HomeCat HistoryA Bit of 16th Century Turkish Cat History

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A Bit of 16th Century Turkish Cat History — 21 Comments

    • Wow…is my first reaction. An amazing image. Thank you so much Sarah. I think only you could come up with an image like this. I’d like to do a page on that. Can I use it in a post?

    • Sarah, that disturbs me. I can understand the fatwa (whatever that is – command or order?) but the underlying reason for it is the crass stupidly of humankind, and as usual it is animals, innocent bystanders, who suffer. I’ll see if I can do post on that tomorrow. Well spotted. Thanks Sarah.

  1. ”The Turks buy this food, distribute it to the dogs, and throw it to the cats upon the wall ; for these superstitious and barbarous people imagine that they obtain especial favour in the eyes of God”

    Emphasis needed ”these superstitious and barbarous people”. Writer of book was prejudiced against Turks calling them as ”barbarians”. This is what foreigners thought at that time (but this prejudice is still alive to this day, unfortunately!). Turks treat cats with respect and feed them with meat, but foreigners do otherwise – kill and eat it. Killing a cat could an expression of rebellion against Turks.

  2. There is a big difference Michael. Those feeding the cats are Muslim (Islam has a prohibition against eating carnivores) and are free. Those eating the cats are Christian and are in gaol (desperation can lead people to such acts). The two faiths have quite different attitudes to how animals are treated and Christianity has an appalling record when it comes to treatment of cats.

    • ”invited the chaplain and me to partake of a fine tabby tom-cat, which he had fed up for a long time” Doesn’t sound like a desperation for me.

      I don’t think that taking care of cats and other animals is due to religion, otherwise we should see the same pattern in all Muslim societies. This is not a case.

      A Christian, killing and eating cat is not native. There maybe a relation to Christianity as at that time in Europe Christians did kill cats, possibly ate them as well. This could explain carpenters behavior and why his guests saw nothing wrong about this act…

      • They were fattening it as a treat – a respite from gaol food. There are a few European countries where a fattened cat was not uncommon at Christmas.

        BTW, part of Islam is that animals should be treated humanely (it addressed some quite horrific practices). As with all religions, whether a person follows that is an individual thing. I learnt much of this in a mosque in Turkey 🙂

  3. The book is available online and there is another mention of cats later on in the text:

    Once, on a festival after holy mass, a master-carpenter, a Christian prisoner, invited the chaplain and me to partake of a fine tabby tom-cat, which he had fed up for a long time, and named Marko. It was a fine and well-fatted cat, and I saw, with my own eyes, when the carpenter cut his throat. As my partner, Mr. Chaplain, would not go, and fettered together as we were I could not go without him, he sent us, as a present, a fore- shoulder of the cat, which I ate. It was nice meat, and I enjoyed it very much, for hunger is a capital cook, so that nothing makes one disgusted ; and if I had only had plenty of such tom-cats, they would have done me no harm.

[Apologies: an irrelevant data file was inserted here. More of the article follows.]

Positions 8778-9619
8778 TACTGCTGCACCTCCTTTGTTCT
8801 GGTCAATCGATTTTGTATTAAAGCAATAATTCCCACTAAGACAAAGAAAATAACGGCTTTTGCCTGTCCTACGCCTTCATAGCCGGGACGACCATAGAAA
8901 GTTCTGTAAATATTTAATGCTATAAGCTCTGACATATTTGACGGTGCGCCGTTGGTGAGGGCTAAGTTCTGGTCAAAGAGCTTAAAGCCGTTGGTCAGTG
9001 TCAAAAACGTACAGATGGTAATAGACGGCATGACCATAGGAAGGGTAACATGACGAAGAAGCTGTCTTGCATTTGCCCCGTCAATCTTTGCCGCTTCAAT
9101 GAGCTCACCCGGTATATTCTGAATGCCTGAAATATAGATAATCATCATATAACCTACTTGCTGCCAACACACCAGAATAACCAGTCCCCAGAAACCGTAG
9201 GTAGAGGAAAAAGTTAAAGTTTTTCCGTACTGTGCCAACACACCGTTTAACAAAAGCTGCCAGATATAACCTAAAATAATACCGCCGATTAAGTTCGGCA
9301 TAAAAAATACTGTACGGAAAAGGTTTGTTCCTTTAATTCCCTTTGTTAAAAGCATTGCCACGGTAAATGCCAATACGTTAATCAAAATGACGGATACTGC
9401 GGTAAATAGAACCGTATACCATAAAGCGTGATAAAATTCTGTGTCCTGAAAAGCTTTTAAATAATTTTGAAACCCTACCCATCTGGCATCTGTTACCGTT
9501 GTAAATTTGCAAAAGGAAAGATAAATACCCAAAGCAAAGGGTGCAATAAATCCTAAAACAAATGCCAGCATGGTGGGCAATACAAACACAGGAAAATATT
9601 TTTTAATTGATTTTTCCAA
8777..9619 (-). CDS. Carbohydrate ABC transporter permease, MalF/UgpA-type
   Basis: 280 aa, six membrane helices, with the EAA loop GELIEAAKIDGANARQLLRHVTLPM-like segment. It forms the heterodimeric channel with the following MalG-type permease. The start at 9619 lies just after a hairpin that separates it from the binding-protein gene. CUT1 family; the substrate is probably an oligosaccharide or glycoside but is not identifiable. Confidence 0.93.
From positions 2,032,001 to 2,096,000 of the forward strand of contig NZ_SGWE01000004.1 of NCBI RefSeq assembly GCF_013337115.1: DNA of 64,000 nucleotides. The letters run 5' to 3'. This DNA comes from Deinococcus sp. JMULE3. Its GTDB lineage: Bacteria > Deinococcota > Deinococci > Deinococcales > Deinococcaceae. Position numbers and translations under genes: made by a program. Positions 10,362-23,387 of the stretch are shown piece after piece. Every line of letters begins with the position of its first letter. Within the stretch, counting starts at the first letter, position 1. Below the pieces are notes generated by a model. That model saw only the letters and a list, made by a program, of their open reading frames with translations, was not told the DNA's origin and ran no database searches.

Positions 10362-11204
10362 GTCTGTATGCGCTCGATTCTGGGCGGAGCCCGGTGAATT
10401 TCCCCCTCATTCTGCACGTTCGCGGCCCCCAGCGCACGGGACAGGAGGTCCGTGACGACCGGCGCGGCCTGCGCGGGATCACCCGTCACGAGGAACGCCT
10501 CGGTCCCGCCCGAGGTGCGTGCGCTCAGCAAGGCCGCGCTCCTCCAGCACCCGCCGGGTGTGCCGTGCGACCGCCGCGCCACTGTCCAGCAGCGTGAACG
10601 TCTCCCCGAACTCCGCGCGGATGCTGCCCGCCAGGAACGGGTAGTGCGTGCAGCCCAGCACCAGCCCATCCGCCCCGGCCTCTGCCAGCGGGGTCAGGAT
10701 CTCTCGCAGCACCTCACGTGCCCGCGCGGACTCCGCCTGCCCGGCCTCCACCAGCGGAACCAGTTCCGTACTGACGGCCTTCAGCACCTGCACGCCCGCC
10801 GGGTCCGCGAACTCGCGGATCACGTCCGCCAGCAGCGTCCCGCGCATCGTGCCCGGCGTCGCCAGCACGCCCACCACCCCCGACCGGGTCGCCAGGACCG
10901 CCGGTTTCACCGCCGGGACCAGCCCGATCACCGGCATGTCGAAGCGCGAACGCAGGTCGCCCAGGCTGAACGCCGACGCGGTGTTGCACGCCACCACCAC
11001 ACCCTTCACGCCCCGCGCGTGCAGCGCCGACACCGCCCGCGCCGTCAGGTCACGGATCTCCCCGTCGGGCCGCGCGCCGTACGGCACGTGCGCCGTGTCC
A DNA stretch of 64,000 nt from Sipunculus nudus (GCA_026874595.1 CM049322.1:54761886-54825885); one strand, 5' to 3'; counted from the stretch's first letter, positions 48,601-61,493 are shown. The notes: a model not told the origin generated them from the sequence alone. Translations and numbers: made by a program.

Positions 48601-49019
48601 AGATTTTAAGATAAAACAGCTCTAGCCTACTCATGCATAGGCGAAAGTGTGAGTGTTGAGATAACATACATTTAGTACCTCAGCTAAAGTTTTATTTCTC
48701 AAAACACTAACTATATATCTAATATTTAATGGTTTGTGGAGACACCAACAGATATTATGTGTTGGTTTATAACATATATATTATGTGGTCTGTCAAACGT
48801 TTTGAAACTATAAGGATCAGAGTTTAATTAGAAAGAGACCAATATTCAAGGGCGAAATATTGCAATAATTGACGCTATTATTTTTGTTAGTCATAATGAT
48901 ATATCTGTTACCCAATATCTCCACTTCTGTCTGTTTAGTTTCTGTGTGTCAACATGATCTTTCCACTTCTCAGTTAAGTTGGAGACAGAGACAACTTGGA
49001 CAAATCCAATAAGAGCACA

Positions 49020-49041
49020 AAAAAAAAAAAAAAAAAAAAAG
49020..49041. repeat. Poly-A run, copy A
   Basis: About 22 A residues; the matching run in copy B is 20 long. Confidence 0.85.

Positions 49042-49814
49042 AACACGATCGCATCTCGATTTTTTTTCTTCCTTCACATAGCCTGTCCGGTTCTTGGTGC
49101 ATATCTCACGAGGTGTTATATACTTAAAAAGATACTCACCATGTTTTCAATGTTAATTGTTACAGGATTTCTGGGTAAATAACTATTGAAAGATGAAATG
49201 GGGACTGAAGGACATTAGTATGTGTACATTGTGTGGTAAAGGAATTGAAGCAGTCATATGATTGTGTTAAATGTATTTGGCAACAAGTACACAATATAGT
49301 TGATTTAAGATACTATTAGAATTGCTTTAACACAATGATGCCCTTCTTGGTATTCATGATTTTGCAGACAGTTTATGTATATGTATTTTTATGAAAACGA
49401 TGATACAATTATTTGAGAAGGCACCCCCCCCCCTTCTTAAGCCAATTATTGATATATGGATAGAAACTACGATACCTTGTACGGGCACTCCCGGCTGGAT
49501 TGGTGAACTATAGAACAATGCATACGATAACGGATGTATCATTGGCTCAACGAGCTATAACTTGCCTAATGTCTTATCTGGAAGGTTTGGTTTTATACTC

• Sarah Hartwell but this story does not tell anything about how Turks treat their cats. Christian prisoner(as understood not Turk) and a couple of foreigners eating a cat… Not a part of previous story!

      • It is a part of the story in that it compares the different attitudes of the two faiths. Otherwise a reader (especially in modern times) might not realise that the Turks were treating their cats quite differently from what the author was used to.

  4. Thanks for posting this fascinating information Michael. This food for cats may well be food for thought for people all over the world. It would be excellent to get any links for historic accounts on this topic.

  5. Wow, we haven’t seen this book but it’s impressive. Thanks for sharing this!

    I don’t see any direct connection between Egypt and Anatolia when talking about those superstitions. Knowing that cats in Anatolia date back thousand of years before they were brought to Egypt, maybe superstitions about the cats also had Anatolian origin?

    The history of cats in Anatolia is not well documented, sources are scarce as one would expect (nowhere in the world except for Egyptians regional cult, cats were given any significant importance!). Turkish people willingness to look after cats and other animals is definitely cultural. This could be a very old tradition…
    I think we have to find out its roots 🙂

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